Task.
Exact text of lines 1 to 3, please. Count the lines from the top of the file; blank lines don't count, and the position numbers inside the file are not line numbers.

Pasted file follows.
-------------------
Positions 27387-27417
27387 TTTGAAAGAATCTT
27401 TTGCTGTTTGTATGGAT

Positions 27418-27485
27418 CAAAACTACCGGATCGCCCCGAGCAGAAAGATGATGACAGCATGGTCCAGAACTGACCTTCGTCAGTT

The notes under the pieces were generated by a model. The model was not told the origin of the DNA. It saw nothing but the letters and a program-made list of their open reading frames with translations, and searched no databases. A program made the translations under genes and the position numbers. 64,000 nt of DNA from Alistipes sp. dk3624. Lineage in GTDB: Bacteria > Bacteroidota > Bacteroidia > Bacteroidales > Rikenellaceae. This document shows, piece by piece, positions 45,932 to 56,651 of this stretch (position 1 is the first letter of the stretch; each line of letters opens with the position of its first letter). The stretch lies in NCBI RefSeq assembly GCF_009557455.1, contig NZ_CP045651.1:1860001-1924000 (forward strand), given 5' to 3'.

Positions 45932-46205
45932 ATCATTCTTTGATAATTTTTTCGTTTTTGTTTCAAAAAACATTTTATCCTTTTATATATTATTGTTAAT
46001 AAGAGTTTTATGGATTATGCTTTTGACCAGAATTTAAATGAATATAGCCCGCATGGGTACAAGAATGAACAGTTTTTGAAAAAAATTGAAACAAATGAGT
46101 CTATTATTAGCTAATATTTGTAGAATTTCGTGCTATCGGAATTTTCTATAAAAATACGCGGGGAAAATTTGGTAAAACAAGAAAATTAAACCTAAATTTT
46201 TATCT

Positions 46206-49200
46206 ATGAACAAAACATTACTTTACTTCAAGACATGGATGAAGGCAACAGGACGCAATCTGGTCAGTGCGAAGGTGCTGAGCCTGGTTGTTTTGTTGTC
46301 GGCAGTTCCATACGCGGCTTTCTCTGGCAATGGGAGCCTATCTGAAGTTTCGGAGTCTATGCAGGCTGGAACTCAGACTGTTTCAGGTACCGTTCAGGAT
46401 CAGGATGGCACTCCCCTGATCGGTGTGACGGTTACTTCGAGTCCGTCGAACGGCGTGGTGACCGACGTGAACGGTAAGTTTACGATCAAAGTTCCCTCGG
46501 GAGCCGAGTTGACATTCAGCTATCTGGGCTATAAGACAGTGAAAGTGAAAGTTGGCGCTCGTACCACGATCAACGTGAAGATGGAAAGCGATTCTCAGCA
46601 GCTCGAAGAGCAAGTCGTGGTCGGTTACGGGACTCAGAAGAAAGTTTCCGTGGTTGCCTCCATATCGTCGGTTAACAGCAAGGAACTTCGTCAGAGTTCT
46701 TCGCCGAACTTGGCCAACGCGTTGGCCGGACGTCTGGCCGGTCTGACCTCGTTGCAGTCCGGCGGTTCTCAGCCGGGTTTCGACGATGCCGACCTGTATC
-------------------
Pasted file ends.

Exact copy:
Positions 27387-27417
27387 TTTGAAAGAATCTT
27401 TTGCTGTTTGTATGGAT